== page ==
A federal court in Florida is considering compelling the Justice Department to reveal more about President Joe Biden’s executive order on promoting voter registration after a mediation hearing this past Thursday.
Agencies in the Biden administration have mostly ignored information requests from members of Congress, the media, and watchdog groups about a March 2021 Biden executive order that directed federal agencies to promote get-out-the-vote efforts and to work with private organizations to do so.
In October, the Justice Department invoked “presidential privilege” to shield related documents and asserted release of those documents would create “public confusion.”
On Thursday, the U.S. District Court for the Middle District of Florida held a mediation hearing with the Foundation for Government Accountability, a watchdog group, and the Justice Department. The case began last April.
“We would like to arm Congress with the information we obtain as well as state attorneys general,” Stewart Whitson, legal director for the Foundation for Government Accountability, told The Daily Signal in a phone interview.
The House Committee on House Administration, which has a subcommittee on elections, will investigate the implementation of the executive order.
But more than 50 Republican House members have inquired about the order in letters to administration officials.
Rep. Claudia Tenney, R-N.Y., is the co-chair of the House Election Integrity Caucus, and noted the executive order is a pared-down version of what Democrats failed to pass in the so-called For the People Act, which, among other things, would have engaged federal money behind voter-registration efforts.
“The Biden administration has actually given power to federal agencies beyond departments of election boards in states to actually engage in voter registration,” Tenney told The Daily Signal on Friday during a Zoom press conference.
The Education Department announced in April that the Federal Work-Study Program at colleges and universities can be used to pay for students to register voters. The Justice Department previously announced it would boost awareness of voting rights for convicted criminals after release in compliance with Biden’s order, while the Department of Homeland Security plans to focus on voter registration at naturalization ceremonies.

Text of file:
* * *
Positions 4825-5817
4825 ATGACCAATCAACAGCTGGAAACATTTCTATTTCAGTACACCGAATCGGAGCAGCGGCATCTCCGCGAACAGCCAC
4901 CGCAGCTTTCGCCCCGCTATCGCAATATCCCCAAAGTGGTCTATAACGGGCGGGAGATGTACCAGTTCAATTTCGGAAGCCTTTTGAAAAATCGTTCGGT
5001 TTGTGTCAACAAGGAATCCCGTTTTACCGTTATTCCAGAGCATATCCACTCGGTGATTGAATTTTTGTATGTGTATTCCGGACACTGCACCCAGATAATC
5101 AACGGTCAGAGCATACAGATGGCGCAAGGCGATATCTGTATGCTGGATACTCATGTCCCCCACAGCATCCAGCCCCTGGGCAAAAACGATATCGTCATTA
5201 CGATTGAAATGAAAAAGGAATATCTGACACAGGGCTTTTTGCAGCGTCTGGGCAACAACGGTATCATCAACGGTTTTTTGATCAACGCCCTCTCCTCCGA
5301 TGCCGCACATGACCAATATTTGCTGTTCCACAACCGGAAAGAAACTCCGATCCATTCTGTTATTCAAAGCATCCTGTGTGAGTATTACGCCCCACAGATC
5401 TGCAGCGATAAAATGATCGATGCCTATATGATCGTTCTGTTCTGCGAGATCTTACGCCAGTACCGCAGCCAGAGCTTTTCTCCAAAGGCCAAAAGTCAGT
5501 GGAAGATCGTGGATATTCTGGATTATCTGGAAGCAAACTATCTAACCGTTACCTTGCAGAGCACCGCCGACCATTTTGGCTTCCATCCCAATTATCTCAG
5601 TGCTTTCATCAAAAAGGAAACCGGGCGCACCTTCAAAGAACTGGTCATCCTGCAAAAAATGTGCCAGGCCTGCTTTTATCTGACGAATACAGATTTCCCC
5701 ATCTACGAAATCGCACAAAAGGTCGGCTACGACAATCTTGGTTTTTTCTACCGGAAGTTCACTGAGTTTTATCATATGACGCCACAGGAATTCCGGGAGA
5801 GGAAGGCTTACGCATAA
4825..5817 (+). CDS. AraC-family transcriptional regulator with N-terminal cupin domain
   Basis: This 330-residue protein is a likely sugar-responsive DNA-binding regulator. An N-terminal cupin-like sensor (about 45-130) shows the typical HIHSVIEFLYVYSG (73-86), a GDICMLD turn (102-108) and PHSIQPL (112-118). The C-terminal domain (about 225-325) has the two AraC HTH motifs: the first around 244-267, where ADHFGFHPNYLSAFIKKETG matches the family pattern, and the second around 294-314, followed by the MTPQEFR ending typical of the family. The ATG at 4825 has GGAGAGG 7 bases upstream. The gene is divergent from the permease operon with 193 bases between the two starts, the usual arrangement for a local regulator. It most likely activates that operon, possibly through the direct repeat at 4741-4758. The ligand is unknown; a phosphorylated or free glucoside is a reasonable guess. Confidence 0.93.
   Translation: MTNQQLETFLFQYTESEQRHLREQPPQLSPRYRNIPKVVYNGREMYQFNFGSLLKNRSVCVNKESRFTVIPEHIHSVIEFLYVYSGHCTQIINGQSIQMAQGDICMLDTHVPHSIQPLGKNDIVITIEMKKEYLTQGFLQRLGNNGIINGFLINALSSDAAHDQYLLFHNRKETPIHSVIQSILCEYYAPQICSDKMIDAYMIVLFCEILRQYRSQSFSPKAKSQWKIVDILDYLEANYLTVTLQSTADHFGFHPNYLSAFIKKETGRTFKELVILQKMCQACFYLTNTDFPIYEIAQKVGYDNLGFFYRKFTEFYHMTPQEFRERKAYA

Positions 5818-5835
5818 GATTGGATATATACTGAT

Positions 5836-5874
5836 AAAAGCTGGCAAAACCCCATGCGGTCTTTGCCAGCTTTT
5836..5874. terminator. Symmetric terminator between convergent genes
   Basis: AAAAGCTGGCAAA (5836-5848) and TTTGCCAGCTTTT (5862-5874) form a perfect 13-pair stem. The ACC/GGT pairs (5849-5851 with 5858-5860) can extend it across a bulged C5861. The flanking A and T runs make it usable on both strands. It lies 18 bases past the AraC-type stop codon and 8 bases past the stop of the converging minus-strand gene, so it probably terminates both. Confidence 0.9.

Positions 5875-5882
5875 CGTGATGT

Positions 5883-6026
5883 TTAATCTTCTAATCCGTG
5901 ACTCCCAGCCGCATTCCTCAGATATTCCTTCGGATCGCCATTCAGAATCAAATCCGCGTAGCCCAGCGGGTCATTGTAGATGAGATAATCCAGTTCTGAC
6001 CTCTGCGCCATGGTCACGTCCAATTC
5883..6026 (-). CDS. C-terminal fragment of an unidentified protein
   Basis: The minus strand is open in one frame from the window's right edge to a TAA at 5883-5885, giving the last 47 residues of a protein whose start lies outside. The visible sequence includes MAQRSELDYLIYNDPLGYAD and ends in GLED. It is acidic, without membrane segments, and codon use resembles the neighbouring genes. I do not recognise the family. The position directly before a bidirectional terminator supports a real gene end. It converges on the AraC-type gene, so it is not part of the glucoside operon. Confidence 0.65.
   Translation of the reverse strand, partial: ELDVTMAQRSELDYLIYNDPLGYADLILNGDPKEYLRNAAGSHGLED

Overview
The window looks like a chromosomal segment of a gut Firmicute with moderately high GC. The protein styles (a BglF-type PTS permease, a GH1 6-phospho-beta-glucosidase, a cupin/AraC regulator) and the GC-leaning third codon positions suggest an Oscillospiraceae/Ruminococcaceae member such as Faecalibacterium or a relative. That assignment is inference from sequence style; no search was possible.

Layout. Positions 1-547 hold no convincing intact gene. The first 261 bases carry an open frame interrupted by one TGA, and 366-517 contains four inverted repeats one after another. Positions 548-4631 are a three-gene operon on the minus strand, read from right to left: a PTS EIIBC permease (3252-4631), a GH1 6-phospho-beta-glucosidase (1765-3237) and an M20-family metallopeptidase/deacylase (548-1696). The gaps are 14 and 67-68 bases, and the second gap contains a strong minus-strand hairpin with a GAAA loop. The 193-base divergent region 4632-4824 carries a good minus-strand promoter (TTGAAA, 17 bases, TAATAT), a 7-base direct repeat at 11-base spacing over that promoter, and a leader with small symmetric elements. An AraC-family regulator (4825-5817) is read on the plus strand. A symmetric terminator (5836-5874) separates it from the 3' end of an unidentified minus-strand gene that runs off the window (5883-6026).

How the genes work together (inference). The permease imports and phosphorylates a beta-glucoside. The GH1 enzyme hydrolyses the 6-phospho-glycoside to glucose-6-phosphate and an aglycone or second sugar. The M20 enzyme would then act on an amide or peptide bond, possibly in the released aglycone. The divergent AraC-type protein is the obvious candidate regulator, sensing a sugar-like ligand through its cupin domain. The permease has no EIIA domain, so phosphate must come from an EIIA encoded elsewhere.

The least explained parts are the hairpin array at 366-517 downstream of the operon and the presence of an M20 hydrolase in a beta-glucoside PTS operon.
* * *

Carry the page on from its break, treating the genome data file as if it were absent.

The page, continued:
“These are things I think should be the focus of an expert agency, that would be the board of elections in each state has to handle the issues regarding vote-harvesting, the verification of voters, maintaining proper lists, making sure those lists are updated in terms of people who are no longer residents, people who aren’t citizens, and people who are not eligible to vote,” Tenney said. “So, I would rather keep that in the hands of one agency. Once you spread it across all these agencies, including [the Department of Housing and Urban Development], and virtually every federal agency has been incentivized to get involved in this practice, I think that’s a mistake.”
The Justice Department did not respond to an inquiry from The Daily Signal for this report.
Although the foundation anticipated more than 5,000 pages, in September the Justice Department provided just 135 pages of documents, which excluded the department’s “strategic plan” for implementing the order.
The documents that have been released also revealed the existence of a “Voting [Executive Order] Interim Strategic Plan Template” the White House shared with federal agencies to guide them as they crafted their strategic plans to carry out the executive order. The template instructs agencies to develop “ambitious potential actions” that “affirmatively advance equity of underserved or disadvantaged communities in the voting process.”
“Obviously, there is concern that this directive will lead to efforts that target only those voters that tend to vote Democrat—an illegal, unethical, and unconstitutional use of federal executive power and taxpayer-funded resources,” Whitson said.
The Florida-based Foundation for Government Accountability filed its first Freedom of Information Act request with the Justice Department in July 2021, four months after Biden signed the executive order. In April 2022, the foundation sued to get the documents in the U.S. District Court for the Middle District of Florida.
In July, the court ordered the Justice Department to turn over the documents pertaining to the executive order.
The department filed a court motion in October for summary judgment asserting the “strategic plan” and other documents were protected under presidential communication privilege and that the release would cause “public confusion.”
“And such public confusion would result from disclosure of the strategic plan because it contains many proposed actions that the public might construe as future commitments, past actions, or provisions already in place. DOJ therefore properly withheld the Strategic Plan in its entirety,” the department’s October motion says.
Both parties filed subsequent motions in November and December. On Thursday, both argued their respective cases during the mediation hearing.
The 135 pages did contain some relevant information, said Whitson, legal director for the foundation. That included a “listening session” the White House convened between federal agencies and a select group of voter organizations to “provide their recommendations and thoughts” on how federal agencies should carry out the executive order.
“While the documents we obtained did include a couple of important revelations, unfortunately, it’s clear that the DOJ is still bending over backward to avoid transparency. Why?” Whitson said. “If the president’s executive order is truly about promoting access to voting as the White House claims, why keep the plans secret?”
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